China’s Risk Map in the South Atlantic
China faces increased risks to its nationals and investments abroad as it becomes more active internationally. In the South Atlantic, it faces what can be called a Risk Map that highlights China’s political risk exposure in financially and politically fragile states. Venezuela and Angola, which this paper explores as examples, figure prominently on the Risk Map. The backdrop is that China’s “going-out policy,” adopted in 2002 to encourage its companies to internationalize, has led to significantly greater exposure of its nationals, state-owned enterprises (SOEs), and finances to the whims of domestic politics and local unrest in foreign countries.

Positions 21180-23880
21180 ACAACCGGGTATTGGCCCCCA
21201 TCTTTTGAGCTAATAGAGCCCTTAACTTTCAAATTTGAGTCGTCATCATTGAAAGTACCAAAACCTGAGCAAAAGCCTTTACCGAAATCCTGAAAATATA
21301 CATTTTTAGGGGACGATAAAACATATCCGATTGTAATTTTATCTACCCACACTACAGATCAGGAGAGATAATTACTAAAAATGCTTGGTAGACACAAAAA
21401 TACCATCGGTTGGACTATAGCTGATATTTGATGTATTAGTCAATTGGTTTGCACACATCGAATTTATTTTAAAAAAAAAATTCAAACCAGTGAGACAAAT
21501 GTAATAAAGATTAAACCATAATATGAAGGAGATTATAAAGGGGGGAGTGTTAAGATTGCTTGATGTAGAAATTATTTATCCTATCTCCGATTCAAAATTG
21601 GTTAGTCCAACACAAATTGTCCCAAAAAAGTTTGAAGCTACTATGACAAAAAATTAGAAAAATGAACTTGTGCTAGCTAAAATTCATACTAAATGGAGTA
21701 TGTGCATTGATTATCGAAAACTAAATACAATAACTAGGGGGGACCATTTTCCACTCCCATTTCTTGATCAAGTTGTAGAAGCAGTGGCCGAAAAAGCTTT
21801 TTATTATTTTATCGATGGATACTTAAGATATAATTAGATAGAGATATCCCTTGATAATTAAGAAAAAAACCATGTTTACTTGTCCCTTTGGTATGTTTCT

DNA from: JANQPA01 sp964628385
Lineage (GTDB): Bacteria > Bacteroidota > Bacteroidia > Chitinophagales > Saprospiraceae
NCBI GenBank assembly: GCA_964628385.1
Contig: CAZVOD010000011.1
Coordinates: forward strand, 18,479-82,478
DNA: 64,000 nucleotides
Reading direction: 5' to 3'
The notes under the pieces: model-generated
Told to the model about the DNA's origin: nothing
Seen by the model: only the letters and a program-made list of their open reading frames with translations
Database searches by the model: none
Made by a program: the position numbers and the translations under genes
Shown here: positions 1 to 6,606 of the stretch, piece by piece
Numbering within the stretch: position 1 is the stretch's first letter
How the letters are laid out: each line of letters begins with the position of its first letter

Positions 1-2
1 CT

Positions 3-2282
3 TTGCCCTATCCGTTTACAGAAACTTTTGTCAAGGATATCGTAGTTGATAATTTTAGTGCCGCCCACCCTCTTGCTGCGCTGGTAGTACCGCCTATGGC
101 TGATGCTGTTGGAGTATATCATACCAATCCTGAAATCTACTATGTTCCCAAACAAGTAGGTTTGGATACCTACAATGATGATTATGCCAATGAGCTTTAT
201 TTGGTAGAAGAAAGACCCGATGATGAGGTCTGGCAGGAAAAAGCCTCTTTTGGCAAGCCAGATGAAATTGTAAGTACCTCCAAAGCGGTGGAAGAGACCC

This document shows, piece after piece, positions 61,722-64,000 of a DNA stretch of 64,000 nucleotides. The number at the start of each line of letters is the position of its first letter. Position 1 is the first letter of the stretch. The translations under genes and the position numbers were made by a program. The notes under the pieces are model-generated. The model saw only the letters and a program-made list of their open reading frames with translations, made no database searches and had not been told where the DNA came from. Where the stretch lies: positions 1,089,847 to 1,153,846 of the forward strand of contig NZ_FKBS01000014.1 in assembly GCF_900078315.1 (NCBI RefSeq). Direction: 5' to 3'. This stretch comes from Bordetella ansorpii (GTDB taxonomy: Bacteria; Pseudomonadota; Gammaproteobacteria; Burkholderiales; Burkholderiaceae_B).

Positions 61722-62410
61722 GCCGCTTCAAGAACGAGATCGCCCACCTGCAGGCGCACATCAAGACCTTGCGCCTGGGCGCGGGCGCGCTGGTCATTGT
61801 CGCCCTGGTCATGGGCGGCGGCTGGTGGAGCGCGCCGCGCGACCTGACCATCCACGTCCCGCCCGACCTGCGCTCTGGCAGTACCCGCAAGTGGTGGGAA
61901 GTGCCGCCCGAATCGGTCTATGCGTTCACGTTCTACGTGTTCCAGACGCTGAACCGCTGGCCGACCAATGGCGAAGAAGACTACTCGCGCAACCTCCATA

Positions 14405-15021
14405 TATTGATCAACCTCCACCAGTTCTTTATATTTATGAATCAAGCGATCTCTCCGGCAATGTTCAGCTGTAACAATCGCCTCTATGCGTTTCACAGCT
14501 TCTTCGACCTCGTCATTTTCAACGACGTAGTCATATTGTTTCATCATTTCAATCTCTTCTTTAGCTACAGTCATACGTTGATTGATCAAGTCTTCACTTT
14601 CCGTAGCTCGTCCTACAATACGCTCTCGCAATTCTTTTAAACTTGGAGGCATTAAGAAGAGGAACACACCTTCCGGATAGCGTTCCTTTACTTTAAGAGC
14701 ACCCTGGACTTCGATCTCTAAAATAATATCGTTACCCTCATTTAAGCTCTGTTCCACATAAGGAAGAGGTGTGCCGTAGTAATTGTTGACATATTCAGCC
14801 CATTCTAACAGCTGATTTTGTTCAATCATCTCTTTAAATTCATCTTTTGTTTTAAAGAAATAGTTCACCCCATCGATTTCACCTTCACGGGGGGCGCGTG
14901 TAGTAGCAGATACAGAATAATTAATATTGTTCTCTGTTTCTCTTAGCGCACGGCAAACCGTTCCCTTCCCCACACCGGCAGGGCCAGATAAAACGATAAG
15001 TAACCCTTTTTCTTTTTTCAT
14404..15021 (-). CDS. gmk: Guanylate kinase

“Protecting nationals abroad” has become part of the official foreign policy priorities of China, yet the sheer number of Chinese nationals in unstable areas makes this a daunting task. The fate and well-being of millions of Chinese citizens abroad has also become part of the Chinese national interest, in part due to intense media and public scrutiny. There is now a tension in Chinese policy between the risk-averse government, which emphasizes non-interference, and the interests of risk-prone state-owned enterprises (SOEs) with large numbers of workers abroad. In short, it means that China is becoming more entangled in a messy geopolitical world.